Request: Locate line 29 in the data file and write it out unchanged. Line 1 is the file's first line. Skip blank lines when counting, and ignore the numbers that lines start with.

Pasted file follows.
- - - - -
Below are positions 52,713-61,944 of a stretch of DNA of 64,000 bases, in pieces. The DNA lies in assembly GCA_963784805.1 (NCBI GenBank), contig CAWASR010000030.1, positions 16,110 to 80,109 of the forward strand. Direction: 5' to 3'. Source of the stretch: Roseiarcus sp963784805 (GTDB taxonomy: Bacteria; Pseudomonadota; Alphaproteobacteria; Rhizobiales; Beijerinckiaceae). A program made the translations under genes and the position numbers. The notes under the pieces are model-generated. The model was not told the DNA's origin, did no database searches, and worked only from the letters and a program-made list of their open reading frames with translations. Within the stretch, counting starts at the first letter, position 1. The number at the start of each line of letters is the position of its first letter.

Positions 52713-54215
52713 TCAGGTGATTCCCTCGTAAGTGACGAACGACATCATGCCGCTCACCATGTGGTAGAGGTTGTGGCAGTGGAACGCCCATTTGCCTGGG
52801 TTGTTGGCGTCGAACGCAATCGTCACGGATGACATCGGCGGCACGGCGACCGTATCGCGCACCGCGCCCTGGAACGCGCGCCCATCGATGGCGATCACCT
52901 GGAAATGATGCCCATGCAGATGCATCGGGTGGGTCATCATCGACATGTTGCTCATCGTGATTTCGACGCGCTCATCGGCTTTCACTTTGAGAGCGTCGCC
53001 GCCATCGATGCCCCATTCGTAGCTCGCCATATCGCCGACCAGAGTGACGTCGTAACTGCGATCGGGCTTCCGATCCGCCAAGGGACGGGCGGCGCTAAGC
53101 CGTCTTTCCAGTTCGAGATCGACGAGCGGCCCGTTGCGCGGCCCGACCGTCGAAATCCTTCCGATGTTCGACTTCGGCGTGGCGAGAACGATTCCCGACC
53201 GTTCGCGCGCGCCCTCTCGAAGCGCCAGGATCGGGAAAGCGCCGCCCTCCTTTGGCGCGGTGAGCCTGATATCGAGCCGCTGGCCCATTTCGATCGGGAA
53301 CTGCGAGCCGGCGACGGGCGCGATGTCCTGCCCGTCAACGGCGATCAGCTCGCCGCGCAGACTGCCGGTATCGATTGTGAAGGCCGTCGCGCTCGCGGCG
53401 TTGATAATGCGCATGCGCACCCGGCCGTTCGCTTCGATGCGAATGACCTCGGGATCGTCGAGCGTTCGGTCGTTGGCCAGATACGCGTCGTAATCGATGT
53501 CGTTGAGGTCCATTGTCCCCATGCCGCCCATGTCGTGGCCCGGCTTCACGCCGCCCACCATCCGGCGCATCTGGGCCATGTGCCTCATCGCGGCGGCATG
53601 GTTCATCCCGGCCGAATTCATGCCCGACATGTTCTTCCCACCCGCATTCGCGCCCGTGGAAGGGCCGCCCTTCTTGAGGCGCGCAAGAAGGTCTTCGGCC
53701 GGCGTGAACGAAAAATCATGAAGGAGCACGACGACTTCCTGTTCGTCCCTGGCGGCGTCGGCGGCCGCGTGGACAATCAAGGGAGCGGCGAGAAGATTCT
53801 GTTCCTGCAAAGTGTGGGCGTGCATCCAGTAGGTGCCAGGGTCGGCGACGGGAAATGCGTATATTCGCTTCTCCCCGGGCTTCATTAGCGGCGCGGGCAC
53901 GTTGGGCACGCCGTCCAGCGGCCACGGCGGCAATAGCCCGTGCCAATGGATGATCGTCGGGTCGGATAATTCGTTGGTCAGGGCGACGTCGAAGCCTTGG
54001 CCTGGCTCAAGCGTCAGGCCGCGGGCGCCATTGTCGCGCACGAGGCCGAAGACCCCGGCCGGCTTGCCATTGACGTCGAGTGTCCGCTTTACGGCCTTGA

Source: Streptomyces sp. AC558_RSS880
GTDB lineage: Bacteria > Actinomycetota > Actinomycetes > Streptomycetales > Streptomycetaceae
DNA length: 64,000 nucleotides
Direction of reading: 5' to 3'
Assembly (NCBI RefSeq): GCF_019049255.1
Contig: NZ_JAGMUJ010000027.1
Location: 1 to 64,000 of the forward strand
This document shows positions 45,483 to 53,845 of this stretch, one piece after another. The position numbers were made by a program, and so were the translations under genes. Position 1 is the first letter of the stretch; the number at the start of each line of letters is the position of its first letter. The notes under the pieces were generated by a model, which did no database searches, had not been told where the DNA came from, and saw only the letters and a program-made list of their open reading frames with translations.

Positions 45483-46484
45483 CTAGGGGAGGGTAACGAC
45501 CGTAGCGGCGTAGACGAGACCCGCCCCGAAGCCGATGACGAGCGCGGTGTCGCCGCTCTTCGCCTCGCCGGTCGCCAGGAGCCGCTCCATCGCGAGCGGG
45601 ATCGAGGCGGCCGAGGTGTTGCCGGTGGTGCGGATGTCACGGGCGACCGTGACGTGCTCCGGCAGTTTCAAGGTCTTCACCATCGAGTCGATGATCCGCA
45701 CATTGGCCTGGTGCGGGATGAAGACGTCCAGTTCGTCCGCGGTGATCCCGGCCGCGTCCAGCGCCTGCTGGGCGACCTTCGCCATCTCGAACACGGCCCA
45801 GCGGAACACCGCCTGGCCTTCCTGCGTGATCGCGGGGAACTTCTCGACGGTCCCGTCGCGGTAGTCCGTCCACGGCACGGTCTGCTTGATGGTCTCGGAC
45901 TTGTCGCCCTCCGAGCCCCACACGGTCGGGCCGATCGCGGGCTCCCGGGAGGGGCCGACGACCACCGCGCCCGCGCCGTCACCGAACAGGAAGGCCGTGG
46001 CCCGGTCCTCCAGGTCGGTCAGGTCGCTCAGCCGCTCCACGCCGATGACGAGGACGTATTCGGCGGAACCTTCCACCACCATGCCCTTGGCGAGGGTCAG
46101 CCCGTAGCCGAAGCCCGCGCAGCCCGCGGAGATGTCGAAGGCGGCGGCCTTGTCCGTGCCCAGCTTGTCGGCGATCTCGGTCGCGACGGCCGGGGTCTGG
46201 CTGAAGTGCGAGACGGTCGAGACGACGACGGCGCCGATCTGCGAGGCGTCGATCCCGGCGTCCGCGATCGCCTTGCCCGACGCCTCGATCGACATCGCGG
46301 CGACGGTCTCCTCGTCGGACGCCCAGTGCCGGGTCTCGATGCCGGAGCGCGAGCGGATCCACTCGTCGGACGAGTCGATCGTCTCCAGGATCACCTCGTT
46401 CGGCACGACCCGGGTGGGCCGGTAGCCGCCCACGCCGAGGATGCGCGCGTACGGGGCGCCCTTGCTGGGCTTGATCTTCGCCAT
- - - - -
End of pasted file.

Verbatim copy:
45701 CATTGGCCTGGTGCGGGATGAAGACGTCCAGTTCGTCCGCGGTGATCCCGGCCGCGTCCAGCGCCTGCTGGGCGACCTTCGCCATCTCGAACACGGCCCA